Junior forward Laura Bagwell-Katalinich paced the Big Red with a career-high 25 points. Junior guard Samantha Widmann added 14 and was the only player in the game to play the full 40 minutes.

Also notable Saturday was that head coach Kathy Delaney-Smith chose to shuffle Harvard’s starting lineup in the aftermath of the disappointing defeat at Columbia. Senior guard Nani Redford, who had been one of the few bright spots for the Crimson on Friday, joined the lineup in place of co-captain Sydney Skinner, who played 15 minutes off the bench against Cornell.


Very rarely does a team lose a game in which it is as dominant on the boards as Harvard was against Columbia (6-13, 2-4) on Friday. The Crimson gobbled up 27 offensive rebounds and held the Lions to just eight, allowing Harvard to take 35 more shots than its opponents.

That is exactly what happened in Manhattan, though, as the Crimson fell behind early on and shot poorly enough (28%) to squander its rebounding dominance and the efforts of forwards Boehm and Bush, who both posted double-doubles and combined for 26 rebounds (16 of them offensive).

The shooting struggles Friday night were pervasive. Benzan, normally such a reliable shooter, scored just three points, making it her worst performance since the bloodbath at then-No. 1 Notre Dame that opened Harvard’s season. She combined with Raster and Skinner to shoot 6-of-38 from the field.

“They [Columbia] played a zone and they pressed us and they played really good defense,” Benzan said. “They made everyone’s shots difficult and they really strove to make everyone uncomfortable in what they usually do.”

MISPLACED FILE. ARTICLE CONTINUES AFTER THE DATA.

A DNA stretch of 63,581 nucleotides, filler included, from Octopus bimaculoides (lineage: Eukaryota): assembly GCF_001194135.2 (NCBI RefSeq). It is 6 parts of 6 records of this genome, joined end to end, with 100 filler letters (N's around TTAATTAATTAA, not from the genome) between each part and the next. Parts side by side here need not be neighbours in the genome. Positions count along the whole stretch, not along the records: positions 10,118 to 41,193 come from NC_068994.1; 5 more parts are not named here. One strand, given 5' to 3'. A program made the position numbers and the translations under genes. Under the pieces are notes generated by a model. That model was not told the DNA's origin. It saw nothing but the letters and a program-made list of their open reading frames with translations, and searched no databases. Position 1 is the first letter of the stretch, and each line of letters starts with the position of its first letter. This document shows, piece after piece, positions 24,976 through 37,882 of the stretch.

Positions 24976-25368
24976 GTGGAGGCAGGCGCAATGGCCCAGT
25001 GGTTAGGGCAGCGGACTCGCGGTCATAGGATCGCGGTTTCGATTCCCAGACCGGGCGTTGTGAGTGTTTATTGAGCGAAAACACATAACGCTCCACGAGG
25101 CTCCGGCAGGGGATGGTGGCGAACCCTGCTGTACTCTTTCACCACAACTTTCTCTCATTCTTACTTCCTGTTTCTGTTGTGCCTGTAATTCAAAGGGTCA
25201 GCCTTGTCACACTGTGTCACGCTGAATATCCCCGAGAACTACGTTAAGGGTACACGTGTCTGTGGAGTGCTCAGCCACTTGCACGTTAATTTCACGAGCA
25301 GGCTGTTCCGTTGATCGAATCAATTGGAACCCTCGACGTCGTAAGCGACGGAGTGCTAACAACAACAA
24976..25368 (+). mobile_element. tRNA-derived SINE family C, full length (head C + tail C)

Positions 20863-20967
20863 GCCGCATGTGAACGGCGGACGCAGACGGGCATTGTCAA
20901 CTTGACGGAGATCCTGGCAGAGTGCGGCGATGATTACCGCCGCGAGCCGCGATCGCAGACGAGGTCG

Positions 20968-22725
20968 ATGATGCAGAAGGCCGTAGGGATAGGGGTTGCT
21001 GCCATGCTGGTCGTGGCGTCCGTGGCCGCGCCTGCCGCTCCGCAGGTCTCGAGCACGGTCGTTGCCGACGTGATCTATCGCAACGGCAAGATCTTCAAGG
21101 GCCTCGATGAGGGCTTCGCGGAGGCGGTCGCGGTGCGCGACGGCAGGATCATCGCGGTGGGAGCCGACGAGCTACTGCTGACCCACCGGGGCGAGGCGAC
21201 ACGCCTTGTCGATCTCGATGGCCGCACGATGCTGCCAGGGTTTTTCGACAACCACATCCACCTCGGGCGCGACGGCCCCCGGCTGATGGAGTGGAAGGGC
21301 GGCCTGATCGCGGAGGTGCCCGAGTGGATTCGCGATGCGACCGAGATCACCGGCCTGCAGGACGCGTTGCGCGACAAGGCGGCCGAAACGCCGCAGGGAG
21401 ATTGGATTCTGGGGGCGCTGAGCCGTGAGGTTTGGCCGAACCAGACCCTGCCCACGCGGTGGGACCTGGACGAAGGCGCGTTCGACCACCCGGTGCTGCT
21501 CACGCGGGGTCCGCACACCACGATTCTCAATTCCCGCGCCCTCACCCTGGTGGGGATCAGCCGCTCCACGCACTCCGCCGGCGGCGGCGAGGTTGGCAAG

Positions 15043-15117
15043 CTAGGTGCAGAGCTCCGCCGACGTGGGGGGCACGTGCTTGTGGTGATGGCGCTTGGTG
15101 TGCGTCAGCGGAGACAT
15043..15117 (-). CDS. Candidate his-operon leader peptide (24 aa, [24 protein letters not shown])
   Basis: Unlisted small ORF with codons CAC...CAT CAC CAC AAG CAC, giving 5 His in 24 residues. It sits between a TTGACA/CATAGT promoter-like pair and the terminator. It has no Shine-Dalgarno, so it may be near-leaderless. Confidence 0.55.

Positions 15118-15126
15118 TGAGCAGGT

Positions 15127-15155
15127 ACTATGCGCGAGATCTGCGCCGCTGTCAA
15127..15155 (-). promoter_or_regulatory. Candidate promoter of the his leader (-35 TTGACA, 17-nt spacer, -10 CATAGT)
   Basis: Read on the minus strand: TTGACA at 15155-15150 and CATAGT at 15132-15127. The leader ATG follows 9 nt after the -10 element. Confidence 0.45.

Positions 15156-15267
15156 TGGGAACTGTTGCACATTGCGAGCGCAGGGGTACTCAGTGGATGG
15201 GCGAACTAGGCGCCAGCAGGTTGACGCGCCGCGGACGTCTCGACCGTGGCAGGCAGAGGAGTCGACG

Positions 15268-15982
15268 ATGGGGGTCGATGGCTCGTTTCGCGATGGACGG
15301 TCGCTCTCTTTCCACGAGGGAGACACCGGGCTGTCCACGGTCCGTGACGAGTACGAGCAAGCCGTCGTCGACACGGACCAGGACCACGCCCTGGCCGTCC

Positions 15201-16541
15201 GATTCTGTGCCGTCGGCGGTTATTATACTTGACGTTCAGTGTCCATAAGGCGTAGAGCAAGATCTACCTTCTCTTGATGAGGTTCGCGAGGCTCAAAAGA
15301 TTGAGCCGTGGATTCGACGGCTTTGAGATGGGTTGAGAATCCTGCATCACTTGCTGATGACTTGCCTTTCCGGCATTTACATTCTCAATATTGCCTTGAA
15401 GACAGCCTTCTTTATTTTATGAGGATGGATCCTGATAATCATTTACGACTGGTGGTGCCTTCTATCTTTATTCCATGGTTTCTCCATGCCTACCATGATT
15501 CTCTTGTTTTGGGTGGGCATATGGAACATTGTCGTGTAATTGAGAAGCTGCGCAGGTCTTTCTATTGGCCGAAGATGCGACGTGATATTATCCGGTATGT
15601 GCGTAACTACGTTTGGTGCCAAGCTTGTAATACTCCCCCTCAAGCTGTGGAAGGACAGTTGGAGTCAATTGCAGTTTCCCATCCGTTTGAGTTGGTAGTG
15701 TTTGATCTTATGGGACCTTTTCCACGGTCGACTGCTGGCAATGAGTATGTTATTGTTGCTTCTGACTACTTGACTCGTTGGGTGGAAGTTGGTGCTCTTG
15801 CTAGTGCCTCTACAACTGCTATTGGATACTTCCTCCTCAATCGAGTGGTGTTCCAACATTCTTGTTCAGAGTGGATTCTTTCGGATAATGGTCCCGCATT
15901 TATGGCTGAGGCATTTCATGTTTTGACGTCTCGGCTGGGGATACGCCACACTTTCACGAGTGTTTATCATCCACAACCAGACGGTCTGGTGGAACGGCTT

The Crimson’s problems went beyond poor shooting. Harvard also got crushed at the free throw line, where it earned just seven free throw attempts on the night, of which it made three. Columbia, meanwhile, finished 24-of-27 from the line and set the tone early by going 9-of-9 from the charity stripe in the first quarter.

The Lions came into the weekend with three players averaging double-digit points per game. All three played very well against the Crimson, with sophomore guard Riley Casey leading the way with 23 points, freshman forward Sienna Durr contributing 22, and junior guard Janiya Clemmons adding 21.

“We just didn’t play our normal game and we have to focus more on coming back and playing great defense,” Raster said. “That’s something that’s key that we need to work on in terms of starting games strong. Just getting energy from our defense and not necessarily from our offense.”

After three straight road weekends in which Harvard went 3-2, the Crimson will finally return to Cambridge next week for its crucial homestand against conference favorites Penn and Princeton. Harvard will look to extend its eight game home winning streak in Ivy League play, a streak that extends back to the beginning of last year’s conference season.

“We love playing at home,” Benzan said, “and we feel that we play better at home with our home fans and all of that jazz so we are just very excited to be home.”

— Staff writer Lev Cohen can be reached at